English

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Etymology

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amend +‎ -er

Pronunciation

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Noun

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amender (plural amenders)

  1. One who amends.

Translations

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Anagrams

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French

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Etymology

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From Old French amender, from Latin ēmendāre (to free from faults, correct, improve, remedy, amend, revise, cure), from ex (from, out of) + mendum (fault).

Pronunciation

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  • IPA(key): /a.mɑ̃.de/
  • Audio:(file)

Verb

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amender

  1. (transitive) to amend
  2. (transitive) to improve (e.g. land, conduct)
  3. (transitive, figuratively) to mend (one's ways), reform

Conjugation

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Derived terms

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Further reading

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Anagrams

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Middle French

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Etymology

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Old French amender < Latin ēmendō.

Verb

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amender

  1. to improve
  2. to fine (impose a financial penalty upon)

Descendants

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  • French: amender

References

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  • amender on Dictionnaire du Moyen Français (1330–1500) (in French)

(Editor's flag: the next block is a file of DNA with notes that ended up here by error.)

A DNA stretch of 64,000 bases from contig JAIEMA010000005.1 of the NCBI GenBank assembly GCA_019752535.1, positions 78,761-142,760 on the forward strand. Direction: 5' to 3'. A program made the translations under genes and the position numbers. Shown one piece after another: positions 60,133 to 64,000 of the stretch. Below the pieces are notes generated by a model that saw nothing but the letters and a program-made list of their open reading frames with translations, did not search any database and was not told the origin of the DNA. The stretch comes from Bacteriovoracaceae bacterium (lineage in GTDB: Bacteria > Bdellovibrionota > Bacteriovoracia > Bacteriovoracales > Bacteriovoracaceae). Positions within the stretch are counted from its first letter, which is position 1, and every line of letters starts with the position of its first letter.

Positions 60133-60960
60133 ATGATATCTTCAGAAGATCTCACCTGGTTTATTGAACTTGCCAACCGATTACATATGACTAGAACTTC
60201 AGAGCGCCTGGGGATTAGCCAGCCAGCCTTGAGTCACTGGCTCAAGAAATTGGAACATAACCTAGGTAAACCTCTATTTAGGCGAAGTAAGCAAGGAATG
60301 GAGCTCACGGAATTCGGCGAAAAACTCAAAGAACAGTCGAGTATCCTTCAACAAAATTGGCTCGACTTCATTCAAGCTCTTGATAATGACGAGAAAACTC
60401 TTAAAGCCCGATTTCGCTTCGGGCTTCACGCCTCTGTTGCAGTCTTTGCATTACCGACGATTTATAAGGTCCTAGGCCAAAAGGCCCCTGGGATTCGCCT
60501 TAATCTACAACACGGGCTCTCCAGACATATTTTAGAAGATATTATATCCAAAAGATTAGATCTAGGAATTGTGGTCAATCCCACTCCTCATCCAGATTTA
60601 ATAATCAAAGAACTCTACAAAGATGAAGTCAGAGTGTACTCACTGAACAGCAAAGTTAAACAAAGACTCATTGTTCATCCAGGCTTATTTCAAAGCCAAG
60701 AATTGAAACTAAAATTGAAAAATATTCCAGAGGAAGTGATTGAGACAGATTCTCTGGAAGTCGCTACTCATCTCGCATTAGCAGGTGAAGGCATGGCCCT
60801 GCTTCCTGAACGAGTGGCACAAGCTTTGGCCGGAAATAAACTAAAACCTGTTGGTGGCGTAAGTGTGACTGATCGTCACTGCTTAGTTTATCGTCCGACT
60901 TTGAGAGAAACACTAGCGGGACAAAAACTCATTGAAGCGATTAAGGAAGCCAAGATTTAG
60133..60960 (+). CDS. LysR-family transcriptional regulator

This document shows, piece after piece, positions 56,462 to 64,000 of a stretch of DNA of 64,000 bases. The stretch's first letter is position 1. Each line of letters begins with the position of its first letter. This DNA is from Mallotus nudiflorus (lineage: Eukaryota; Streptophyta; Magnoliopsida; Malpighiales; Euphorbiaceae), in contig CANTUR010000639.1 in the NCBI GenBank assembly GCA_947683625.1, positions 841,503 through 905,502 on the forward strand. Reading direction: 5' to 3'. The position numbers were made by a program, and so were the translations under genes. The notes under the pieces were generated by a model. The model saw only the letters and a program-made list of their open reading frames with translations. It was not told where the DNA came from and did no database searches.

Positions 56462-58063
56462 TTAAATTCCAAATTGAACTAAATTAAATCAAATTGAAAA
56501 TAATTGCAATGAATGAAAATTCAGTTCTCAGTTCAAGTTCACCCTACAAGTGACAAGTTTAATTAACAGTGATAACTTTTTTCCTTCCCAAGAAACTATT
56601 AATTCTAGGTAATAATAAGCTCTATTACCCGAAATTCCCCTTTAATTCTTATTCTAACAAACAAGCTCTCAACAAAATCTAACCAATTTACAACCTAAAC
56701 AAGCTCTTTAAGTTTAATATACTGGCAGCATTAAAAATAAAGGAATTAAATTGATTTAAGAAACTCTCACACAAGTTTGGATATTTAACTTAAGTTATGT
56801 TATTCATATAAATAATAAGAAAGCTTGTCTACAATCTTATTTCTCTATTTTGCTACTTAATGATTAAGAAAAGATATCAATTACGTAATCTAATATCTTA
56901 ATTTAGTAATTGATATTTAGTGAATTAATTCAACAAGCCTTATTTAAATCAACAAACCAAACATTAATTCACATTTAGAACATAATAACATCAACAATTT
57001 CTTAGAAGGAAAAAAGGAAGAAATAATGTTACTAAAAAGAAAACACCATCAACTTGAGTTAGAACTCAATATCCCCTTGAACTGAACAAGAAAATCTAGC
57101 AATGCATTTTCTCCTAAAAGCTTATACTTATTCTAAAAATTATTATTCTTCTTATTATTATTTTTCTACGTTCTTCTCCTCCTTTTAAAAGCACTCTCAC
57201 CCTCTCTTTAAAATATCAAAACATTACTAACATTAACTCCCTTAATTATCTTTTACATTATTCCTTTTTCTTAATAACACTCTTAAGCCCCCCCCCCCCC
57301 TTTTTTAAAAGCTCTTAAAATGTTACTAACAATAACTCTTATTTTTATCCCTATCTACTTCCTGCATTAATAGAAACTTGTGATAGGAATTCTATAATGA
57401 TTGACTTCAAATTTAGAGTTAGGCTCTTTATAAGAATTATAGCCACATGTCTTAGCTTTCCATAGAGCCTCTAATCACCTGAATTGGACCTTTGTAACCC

Norman

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Etymology

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From Old French amender, from Latin ēmendō, ēmendāre (free from faults, correct, improve, remedy, amend, revise, cure), from ex (from, out of) + mendum (fault).

Pronunciation

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Verb

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amender

  1. (Jersey) to improve

Old French

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Etymology

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Latin ēmendāre, present active infinitive of ēmendō (I free from faults, correct, improve, remedy, amend, revise, cure). The prefixes a- and es- are often used interchangeably in Old French.

Verb

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amender

  1. to correct; to set right
  2. to fix; to repair
  3. (of an illness, etc.) to cure

Conjugation

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This verb conjugates as a first-group verb ending in -er. The forms that would normally end in *-d, *-ds, *-dt are modified to t, z, t. Old French conjugation varies significantly by date and by region. The following conjugation should be treated as a guide.